About the York Chocolate Cat
Also known as “Il Gatto Cioccolato,” the York Chocolate cat was a registered cat breed with deep brown, almost black fur. These kitties had luxurious fluffy coats thanks to their ancestors, who were primarily domestic long-haired cats of different breeds.
The York Chocolate cat was a friendly breed, happy to spend time with its people and fond of cuddling. These kitties were described as being playful, energetic, and intelligent, with a curious streak and an appreciation for being part of daily life. Mice didn't stand a chance in homes where your Chocolate cats were present as these beautiful felines also happened to be excellent hunters.
The York Chocolate cats did not have any special nutritional needs, however like most other cats, it's likely that members of the breed thrived on high-quality food that incorporated real meat or fish as the main ingredient.
Thanks to their long, plush coats, York Chocolate cats needed routine grooming to prevent mats from forming.
Described as playful and energetic, it's more than likely that the York Chocolate cat enjoyed all the same activities that most other cats do, including climbing to the very top of its favorite cat condo, stretching on a scratching post, chasing laser beams, and hopping up into a window seat for a comfortable view of the great outdoors.
As these kitties were of mixed heritage, it's quite likely that they enjoyed good health overall, probably with a tendency to exhibit some common health issues that we see in most domestic breeds today. Obesity and periodontal disease are two of the most prevalent, along with communicable diseases that can be prevented with routine vaccinations.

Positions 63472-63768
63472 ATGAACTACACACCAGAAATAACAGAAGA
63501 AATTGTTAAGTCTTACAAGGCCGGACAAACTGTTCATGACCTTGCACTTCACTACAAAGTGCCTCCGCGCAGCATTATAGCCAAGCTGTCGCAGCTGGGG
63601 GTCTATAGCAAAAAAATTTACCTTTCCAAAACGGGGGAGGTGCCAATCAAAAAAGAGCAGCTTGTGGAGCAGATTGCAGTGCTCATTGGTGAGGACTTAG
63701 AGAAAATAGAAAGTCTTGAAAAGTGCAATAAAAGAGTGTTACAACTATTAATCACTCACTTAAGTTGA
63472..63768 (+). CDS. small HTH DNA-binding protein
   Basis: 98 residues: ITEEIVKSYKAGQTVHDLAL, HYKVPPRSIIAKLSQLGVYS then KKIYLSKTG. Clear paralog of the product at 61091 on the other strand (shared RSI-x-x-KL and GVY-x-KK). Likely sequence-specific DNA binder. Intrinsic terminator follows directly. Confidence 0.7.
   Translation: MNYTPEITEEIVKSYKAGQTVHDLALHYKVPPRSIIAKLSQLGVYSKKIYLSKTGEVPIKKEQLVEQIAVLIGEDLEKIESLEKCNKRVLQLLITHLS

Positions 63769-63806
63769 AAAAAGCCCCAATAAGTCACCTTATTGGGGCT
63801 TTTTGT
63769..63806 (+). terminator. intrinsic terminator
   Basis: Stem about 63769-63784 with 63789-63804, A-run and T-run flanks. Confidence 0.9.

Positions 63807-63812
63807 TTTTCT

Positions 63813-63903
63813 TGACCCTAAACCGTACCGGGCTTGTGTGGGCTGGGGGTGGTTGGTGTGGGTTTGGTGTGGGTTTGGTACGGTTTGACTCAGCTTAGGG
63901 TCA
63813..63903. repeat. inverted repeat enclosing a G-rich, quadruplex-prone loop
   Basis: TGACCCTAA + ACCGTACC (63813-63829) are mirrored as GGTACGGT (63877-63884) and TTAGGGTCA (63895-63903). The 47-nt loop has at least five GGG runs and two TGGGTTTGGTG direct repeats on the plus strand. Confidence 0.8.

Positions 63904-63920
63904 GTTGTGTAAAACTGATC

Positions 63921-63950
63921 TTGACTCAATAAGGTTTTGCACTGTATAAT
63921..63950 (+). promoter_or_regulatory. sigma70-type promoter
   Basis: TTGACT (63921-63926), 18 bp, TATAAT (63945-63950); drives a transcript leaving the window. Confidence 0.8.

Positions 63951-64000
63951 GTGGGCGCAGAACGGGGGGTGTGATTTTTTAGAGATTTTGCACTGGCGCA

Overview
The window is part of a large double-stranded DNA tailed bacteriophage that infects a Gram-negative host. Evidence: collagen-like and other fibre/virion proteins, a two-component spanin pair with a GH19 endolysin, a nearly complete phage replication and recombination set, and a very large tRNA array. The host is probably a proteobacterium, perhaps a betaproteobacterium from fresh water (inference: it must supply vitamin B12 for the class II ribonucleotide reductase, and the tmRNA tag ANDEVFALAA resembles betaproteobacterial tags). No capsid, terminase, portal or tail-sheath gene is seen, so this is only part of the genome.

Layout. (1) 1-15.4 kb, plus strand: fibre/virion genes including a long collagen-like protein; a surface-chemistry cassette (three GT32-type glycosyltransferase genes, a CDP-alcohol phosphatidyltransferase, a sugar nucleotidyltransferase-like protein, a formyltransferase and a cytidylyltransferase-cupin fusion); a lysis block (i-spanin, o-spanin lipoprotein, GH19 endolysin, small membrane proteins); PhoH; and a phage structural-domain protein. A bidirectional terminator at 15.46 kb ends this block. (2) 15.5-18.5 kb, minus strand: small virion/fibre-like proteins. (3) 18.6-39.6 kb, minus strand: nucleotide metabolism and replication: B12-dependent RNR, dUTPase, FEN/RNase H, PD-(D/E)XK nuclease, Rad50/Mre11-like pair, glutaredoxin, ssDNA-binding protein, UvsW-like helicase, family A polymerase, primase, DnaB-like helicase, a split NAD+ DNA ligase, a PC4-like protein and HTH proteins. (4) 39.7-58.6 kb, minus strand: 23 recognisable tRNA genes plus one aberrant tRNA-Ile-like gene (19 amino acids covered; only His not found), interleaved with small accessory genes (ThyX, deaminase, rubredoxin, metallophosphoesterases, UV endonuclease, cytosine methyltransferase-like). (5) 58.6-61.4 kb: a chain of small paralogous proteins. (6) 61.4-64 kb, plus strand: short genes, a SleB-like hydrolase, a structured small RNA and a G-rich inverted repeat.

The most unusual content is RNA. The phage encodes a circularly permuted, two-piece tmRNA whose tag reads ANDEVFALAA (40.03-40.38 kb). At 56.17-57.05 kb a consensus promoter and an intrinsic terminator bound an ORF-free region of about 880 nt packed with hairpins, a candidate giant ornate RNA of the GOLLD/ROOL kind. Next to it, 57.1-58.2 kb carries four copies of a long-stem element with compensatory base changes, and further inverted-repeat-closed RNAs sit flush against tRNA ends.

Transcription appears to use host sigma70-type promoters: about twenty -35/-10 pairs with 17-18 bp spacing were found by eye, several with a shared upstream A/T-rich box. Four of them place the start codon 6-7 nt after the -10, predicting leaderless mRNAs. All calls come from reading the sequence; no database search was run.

The York Chocolate cat enjoyed a short burst of popularity. Developed in 1983 by a breeder named Janet Chiefari, the first York chocolate cat came from a litter that was sired by a black long-haired cat. The mother was a black and white cat, also with a long coat. At least one of these cats had Siamese ancestry, which contributed to brown coloring in a single member of the litter, a female kitten that was aptly named Brownie.
When Brownie reached maturity, she was bred with a black long-haired male. This pairing resulted in a litter of just two kittens including a chocolate mail and a female with a white and chocolate coat.
In March 1990, the Cat Fanciers' Federation of the New England region granted the York Chocolate cat experimental status, which was ultimately expanded to championship status in 1992. A few other breed clubs and small registries accepted York Chocolate cats as well, however no registered individuals are known to exist, and the breed is officially considered to be extinct.
It is completely possible that cats with similar DNA, personalities, and appearances exist; the label "extinct" applies due to the disappearance of registered York Chocolate cats.
Did You Know?
York Chocolate cats are named after New York, where the breed was developed.
Even though York Chocolate cats were incredibly affectionate toward their family members, they were often shy with strangers.
A club dedicated to the breed was developed in Italy. Known as the International York Chocolate Federation (IYCF), it has been inactive since 2004.
The Breed Standard
No breed standard exists for the York Chocolate cat.
Frequently Asked Questions
How much does a York Chocolate cat cost?
York Chocolate cats cost between $600 - $1000.
How big do York Chocolate cats get?
York Chocolate cats tend to be large in size. A fully grown York Chocolate cat might weigh between 10-16 pounds or more and range in height anywhere from about 8"- 10" inches tall.
How long do York Chocolate cats live?
The Average lifespan for York Chocolate is 13-15 years.
Do York Chocolate cats shed?
York Chocolate are long-haired cats, so you do have to expect a certain amount of shedding from this breed, but they don't shed as much as other cat breeds.